Many businesses understand the importance of advertising themselves as an equal opportunity employer. But companies may not be familiar with the government agency that enforces this law and exactly what they do
Who: The EEOC is the Equal Employment Opportunity Commission and it is “responsible for enforcing federal laws that make it illegal to discriminate against a job applicant or an employee because of the person’s race, color, religion, sex (including pregnancy, gender identity, and sexual orientation), national origin, age (40 or older), disability or genetic information.”
What: The EEOC is responsible for interpreting and enforcing these civil rights laws:
- The Pregnancy Discrimination Act makes it illegal to discriminate against a woman because of pregnancy, childbirth, or a medical condition related to pregnancy or childbirth.
- The Equal Pay Act makes it illegal to pay different wages to men and women if they perform equal work in the same workplace.
- The Americans with Disabilities Act makes it illegal to discriminate against a qualified person with a disability in the private sector and in state and local governments. In general, the law also requires reasonable accommodations for a qualified applicant or employee with a disability.
- The Age Discrimination in Employment Act protects people who are 40 or older from discrimination because of age.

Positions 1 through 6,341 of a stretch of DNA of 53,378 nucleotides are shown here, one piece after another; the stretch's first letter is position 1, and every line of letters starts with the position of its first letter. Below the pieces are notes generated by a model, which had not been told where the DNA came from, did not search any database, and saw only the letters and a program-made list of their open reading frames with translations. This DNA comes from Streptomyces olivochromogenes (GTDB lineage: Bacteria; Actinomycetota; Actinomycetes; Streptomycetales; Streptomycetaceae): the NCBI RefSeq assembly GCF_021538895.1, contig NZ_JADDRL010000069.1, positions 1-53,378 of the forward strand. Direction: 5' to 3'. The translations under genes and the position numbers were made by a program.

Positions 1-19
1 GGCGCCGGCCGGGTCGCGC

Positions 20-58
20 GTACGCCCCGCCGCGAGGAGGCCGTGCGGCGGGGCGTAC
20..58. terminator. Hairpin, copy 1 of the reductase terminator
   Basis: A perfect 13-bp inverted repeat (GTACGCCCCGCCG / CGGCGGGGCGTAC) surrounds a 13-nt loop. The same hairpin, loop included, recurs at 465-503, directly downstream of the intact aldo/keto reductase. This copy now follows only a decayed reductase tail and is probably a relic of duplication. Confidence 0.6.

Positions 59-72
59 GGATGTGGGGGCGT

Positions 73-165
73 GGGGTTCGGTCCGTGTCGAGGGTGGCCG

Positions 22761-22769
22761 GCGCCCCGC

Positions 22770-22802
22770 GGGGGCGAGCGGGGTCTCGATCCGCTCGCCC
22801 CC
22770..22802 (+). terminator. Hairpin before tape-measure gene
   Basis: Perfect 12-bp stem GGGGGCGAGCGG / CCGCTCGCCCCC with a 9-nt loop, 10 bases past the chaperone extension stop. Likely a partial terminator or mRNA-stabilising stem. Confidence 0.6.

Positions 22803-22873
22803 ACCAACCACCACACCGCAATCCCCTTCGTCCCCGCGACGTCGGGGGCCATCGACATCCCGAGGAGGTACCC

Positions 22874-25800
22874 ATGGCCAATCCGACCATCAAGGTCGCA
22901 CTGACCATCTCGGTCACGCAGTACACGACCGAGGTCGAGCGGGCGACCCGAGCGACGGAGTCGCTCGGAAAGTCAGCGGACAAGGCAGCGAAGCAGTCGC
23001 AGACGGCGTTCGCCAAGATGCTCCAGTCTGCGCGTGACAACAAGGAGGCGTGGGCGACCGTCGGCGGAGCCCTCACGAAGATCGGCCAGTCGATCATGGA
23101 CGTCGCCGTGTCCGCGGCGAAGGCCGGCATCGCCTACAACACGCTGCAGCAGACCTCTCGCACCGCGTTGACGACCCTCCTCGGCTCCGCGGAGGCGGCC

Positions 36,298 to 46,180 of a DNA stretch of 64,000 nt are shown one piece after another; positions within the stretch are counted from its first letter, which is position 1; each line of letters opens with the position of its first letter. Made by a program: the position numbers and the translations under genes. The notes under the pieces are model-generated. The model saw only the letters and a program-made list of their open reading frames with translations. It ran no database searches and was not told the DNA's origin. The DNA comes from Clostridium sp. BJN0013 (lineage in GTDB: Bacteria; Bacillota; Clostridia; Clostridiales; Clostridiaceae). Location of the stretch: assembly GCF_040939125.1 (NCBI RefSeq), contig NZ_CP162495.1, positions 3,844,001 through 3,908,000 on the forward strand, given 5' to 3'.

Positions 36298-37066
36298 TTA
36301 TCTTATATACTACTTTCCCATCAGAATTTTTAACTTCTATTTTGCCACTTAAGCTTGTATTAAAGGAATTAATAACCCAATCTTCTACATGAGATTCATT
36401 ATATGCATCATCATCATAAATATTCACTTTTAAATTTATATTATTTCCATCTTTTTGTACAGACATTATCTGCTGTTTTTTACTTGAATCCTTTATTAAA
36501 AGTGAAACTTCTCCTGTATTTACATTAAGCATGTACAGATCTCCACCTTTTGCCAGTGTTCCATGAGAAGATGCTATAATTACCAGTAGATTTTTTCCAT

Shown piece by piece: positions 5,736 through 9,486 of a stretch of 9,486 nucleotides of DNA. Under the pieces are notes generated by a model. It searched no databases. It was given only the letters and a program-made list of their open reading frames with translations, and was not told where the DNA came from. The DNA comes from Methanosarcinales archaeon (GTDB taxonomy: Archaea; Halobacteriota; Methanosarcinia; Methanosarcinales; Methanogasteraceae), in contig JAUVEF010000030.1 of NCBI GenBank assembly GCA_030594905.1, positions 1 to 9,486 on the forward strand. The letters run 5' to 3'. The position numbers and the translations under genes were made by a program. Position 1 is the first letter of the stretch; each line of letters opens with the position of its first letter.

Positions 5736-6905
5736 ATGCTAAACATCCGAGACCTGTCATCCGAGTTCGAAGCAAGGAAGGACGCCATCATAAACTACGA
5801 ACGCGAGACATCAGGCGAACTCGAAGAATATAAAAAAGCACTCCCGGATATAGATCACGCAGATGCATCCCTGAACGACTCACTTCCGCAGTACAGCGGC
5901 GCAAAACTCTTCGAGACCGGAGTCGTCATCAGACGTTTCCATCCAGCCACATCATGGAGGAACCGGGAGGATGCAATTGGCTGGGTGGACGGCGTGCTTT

- The Genetic Information Nondiscrimination Act makes it illegal to discriminate against employees or applicants because of genetic information, which includes an individual’s genetic tests and the genetic tests of a family member and information about a disease, disorder or condition of a family member.
All of these laws make it illegal to retaliate against a person for complaining about discrimination, filing a related charge or participating in a discrimination investigation or lawsuit.
Where: When we talk about federal government agencies, it is easy to picture them as far away, perhaps only in Washington D.C. The EEOC is headquartered in Washington, D.C. but has 53 field offices throughout the country.
When: The EEOC began operating on July 2, 1965, one year after President Johnson signed Title VII of the Civil Rights Act.
Why: The role of the EEOC is to fairly and accurately assess allegations of discrimination. If the EEOC finds that discrimination has occurred, they try to settle the charge. The EEOC has the authority to sue to protect the rights of individuals and the interests of the public.
The EEOC also works to prevent discrimination before it occurs through outreach, education and technical assistance programs.
Recommendations: When terminating or disciplining employees, it is always good to ask if your company is using a consistent practice. Trying to be generous to one employee, can appear discriminatory to another. Remaining consistent in your approach is important to avoid an EEOC investigation. A best practice would be to have an employee handbook that outlines specific policies and procedures for termination and discipline. BCN Services recommends discussing difficult or questionable terminations with your HR representative before taking action to avoid any problems.
The above is information about the agency taken from the eeoc.gov website.